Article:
Bailey and Avery are two very different people, but they’ll wake up this morning to a shared reality. They live in a country that has made Donald J. Trump the presidential nominee of the Republican Party. Trump’s nihilism has many targets, but it is his utter contempt for women and the support that it has found in the American electorate that have me worried. What does this misogyny say about the America they live in, and what is lurking in the thoughts and patterns of American men they will one day encounter?
I can look within myself for some clues. I’m no Trump, but to my discredit, I have been the Billy Bush of similar dramas: sycophantic, eager to gain admission into the alpha’s inner circle, laughing along at jokes I didn’t find funny. I suspect many men have responded similarly when someone like Trump invites us to step inside the circle of power, and I’m really not sure why we take the bait. There is something in that circle we’re after — a promotion, money, access to sex. Stripped bare of pretensions, perhaps it’s love that we’re after, and with self-sabotaging exactitude, we seek it precisely where it isn’t. Had we all simply stepped away from the invitation, as we should have, that circle wouldn’t be a circle — just a solitary bloated man, raging on about the powers of his penis.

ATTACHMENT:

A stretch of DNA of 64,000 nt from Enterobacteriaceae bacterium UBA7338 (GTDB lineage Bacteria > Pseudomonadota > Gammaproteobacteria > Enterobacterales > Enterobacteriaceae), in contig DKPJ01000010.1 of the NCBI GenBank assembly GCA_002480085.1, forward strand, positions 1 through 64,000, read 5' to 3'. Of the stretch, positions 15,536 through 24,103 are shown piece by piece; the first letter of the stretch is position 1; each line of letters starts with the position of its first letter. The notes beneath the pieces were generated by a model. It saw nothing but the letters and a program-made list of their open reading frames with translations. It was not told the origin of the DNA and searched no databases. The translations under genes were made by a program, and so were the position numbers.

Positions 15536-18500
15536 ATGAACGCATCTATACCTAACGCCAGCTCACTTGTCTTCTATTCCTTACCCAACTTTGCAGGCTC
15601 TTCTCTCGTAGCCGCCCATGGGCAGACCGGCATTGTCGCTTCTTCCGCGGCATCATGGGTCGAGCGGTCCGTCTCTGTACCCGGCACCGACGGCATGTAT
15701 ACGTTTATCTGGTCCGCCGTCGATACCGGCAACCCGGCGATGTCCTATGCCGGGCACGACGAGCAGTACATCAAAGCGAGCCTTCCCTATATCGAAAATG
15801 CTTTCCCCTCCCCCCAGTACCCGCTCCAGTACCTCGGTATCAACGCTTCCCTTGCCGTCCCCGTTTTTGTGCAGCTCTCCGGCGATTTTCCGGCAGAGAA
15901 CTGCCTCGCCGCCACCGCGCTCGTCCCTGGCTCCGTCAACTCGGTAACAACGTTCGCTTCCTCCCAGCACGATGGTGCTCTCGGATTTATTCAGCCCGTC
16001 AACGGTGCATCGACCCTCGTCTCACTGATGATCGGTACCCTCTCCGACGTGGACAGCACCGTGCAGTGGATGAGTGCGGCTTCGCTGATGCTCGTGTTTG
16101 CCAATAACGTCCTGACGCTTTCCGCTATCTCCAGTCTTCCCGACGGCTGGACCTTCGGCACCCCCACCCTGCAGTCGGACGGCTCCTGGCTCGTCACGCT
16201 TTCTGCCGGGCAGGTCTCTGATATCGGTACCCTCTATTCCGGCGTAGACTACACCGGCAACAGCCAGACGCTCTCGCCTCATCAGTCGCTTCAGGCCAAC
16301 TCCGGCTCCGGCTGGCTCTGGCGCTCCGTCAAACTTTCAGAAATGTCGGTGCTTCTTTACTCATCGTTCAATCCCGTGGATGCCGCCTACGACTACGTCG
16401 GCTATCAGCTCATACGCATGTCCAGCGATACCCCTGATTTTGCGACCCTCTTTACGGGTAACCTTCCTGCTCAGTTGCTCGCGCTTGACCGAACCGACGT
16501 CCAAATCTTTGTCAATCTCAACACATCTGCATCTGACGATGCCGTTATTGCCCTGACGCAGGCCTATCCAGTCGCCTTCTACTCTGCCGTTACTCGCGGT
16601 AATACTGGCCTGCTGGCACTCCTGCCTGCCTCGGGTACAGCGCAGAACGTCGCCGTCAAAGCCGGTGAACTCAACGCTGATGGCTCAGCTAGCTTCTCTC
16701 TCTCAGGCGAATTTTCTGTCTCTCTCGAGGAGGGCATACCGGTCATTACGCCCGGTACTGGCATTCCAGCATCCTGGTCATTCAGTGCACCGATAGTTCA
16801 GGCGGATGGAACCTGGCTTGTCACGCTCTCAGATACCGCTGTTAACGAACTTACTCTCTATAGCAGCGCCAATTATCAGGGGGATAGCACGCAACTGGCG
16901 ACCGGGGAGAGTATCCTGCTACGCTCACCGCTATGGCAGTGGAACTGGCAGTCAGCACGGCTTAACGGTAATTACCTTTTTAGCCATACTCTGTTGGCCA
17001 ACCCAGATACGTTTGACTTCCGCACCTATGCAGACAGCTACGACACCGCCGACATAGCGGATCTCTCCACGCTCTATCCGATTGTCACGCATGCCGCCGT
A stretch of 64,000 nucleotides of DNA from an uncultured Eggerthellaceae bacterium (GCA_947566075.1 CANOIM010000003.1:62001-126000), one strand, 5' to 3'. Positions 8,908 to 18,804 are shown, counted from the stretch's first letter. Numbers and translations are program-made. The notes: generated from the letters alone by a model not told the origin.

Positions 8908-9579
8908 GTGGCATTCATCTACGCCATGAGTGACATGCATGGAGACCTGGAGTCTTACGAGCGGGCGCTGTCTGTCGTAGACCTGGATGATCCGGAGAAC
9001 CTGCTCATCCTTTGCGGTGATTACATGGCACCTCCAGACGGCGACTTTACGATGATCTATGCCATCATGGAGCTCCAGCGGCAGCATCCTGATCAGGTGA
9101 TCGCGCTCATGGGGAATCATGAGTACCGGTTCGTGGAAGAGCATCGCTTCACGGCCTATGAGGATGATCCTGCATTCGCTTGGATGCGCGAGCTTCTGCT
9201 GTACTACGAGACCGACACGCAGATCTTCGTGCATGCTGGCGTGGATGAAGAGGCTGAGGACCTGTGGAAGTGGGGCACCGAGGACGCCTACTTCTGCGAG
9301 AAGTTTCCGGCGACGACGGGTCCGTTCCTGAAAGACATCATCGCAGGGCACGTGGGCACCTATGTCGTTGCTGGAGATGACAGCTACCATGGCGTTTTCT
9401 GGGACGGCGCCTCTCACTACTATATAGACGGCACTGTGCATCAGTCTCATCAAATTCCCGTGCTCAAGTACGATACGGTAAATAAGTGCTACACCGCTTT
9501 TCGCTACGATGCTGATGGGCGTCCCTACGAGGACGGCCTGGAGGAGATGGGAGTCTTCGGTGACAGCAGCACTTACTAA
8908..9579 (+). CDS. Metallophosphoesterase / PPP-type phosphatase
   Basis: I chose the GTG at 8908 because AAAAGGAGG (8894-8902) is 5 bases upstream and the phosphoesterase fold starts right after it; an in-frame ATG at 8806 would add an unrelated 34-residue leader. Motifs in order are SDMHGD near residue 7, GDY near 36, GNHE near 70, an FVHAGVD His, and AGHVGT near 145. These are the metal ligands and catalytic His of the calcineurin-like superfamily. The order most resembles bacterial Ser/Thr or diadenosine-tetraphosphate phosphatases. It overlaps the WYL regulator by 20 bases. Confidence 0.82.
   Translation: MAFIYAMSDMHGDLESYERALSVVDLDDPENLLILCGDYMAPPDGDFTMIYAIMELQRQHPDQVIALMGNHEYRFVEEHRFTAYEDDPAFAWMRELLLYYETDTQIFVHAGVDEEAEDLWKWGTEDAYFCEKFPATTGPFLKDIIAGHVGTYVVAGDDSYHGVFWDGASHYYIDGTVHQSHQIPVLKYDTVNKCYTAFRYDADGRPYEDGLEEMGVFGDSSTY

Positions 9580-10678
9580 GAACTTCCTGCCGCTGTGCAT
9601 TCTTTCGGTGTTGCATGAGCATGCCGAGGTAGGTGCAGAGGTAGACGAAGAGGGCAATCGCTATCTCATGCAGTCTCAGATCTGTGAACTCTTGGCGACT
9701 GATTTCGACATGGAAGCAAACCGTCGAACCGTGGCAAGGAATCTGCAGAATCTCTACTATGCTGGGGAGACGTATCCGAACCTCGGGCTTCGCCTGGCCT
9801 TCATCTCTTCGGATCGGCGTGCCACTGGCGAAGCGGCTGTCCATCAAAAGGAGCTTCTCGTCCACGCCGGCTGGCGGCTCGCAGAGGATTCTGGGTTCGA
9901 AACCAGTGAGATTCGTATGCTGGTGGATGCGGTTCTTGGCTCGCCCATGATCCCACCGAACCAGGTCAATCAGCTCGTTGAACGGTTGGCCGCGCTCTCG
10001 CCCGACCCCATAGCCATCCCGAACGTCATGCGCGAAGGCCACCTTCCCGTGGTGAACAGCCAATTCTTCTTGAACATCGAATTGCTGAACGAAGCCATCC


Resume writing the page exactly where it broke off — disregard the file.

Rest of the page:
Until we all step away, Abby and I insist that our daughters understand that the world they live in is not always a just one. This is why Abby and I decided that we will show the Bailey and Avery the Trump video. They have heard the words in that video, before, and to varying degrees understand its implications. Two months shy of her 14th birthday, Bailey is concerned with campus violence against women. As a 6th grader, Avery expresses her concerns about gender according to a simple calculus: If boys can do it, girls can, too. That means being encouraged to play drums even as most girls choose clarinet or flute, and it means for some intrepid souls being allowed to play on the football team. After viewing the video, Bailey will likely pick up on the the inhumanity of Trump’s words and how violence and power loomed ominously over the scene. Avery will mostly hear the bad language, but soon enough, she will better understand the sinister implications.